By Stephen Innes
A very typical July 4th with a whole lot of nothing going on due to the US holiday and prices virtually stopped dead in their track once NY took over the trading books from London.
But this sense of calm belies the nervous undercurrent of unease as traders continue to lose sleep about the event risks that lie ahead. Of course, NFP will be a significant focus for Fed watchers, but the US is also scheduled on Friday to impose tariffs on USD34bn of Chinese goods. China has said it will not retaliate unless the US goes ahead, but it looks like trade tensions may continue to escalate as the US is unlikely to back off.
In the meantime, the RMB complex remains at the centre of discussions as the markets iron out the PBoC intentions while factoring in both China economic slowdown and of course trade concerns.
We shouldn't put a great deal of weight on price action over the past 48 hours as traders were doing little more than reducing overweight positions in markets, where liquidity density was running as much as 50% below average. So, it's not too much of a stretch to suggest that lower liquidity likely contributed to the amplified price action on the CNH where quite frankly yuan bullish sentiments are not that convincing.
Local traders will continue to take cues for the daily yuan fix. But with the PBoC making significant efforts to convey just how comfortable they are with a weakening yuan, it's not a massive leap of faith to suggest USDCNH will move higher on a further repricing of China's economic woes, escalating trade tension or even a more robust NFP. There is, however, a limit to which Beijing's policymakers will tolerate and that limit, according to Reuters, is 6.9000: "Policymakers believe some yuan depreciation is okay, but they don't want to see it falling below 6.9. Appropriate currency depreciation is needed given that the economy faces downward pressure," one policy insider said."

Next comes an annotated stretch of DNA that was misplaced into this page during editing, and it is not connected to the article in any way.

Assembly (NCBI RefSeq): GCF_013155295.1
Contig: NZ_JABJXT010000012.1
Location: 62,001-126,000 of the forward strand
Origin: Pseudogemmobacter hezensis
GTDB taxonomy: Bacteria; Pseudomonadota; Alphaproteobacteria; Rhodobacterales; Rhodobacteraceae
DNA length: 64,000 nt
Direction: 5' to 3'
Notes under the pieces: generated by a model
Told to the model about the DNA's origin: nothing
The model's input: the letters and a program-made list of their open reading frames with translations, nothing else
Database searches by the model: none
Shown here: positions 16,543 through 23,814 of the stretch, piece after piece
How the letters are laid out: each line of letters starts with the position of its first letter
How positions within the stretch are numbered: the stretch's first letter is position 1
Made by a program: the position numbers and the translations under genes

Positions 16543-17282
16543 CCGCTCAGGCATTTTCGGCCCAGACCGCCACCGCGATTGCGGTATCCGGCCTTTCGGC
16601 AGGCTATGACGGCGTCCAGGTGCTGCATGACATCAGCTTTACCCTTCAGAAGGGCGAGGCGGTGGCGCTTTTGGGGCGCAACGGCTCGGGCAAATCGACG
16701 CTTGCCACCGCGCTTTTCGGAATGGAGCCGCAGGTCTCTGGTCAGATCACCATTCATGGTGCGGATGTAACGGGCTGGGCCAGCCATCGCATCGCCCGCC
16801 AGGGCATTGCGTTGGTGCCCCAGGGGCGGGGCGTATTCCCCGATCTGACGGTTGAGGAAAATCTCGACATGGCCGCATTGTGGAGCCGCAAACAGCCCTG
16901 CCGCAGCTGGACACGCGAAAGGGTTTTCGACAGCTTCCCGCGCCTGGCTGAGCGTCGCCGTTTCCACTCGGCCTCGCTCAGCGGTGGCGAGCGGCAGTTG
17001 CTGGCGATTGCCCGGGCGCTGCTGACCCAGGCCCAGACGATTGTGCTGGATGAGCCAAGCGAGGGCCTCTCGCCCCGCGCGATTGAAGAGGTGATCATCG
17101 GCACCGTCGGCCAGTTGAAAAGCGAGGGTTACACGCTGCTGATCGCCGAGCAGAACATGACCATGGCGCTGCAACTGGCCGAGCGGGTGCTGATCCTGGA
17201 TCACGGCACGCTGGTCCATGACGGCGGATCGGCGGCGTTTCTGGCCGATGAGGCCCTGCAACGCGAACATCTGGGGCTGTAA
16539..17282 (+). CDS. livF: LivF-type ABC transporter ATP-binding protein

Big Trouble in Big China as authorities continue to grapple with pulling back stimulus created by a state-run banking machine which operated with wanton disregard for risk management. Add in the prospects of an economic slowdown, escalating trade wars all wrapped in a shrinking population, and it does suggest the biggest credit bubble in history is in danger of bursting. China risk continues to be well underpriced from my chair and suggesting at a minimum the yuan will resume trending lower as the markets continue to de-risk Asia.
"REDUCE PRICING NOW!" tweets President Trump with oil prices touching a three-year high as the US enters peak driving season amid poky global supplies. But with contentious midterm US elections looming, the President continues to strong-arm Saudi Arabia to increase oil supplies which at least for now is containing price action below WTI $75 per barrel.
However, the lack of supply in the US and abroad should continue to eclipse a Saudi pledge to boost output.
A softer US dollar has aided gold as the Chinese yuan stabilises thanks to PBoC support. However, the shiny metal could struggle ahead of Friday's Key NFP data as a solid print should then trigger a return to the dollar bull market as it could be argued the dollar or gold has not completely priced in the entire Fed dots plot projections.
Gold, however, remains a bit of a conundrum as political instability and escalating trade war triggers a buy signal, yet the steady US dollar strength continues to nip those ideas in the bud. And while the recent move higher does hint that gold's fortunes are turning, I think all that we have established is a near-term bottom which coincides with the Dec. low 1236.35 while 1261 will offer stiff resistance until the USD buckles.
Besides the focus on the RMB complex, The FOMC minutes from the June 13 meeting will attract some attention. But the event is unlikely to offer much dollar support ahead of the release as the bar for a hawkish surprise will be high after Chair Powell was dialling the hawkish rhetoric after the last policy meeting.
EUR: ECB sources reminded the markets that not everyone is a dove on the bards, suggesting some members are uneasy about the market underpricing a possible rate hike as early as 2019.
MYR: The ringgit will continue to take its cues for the broader regional risk sentiment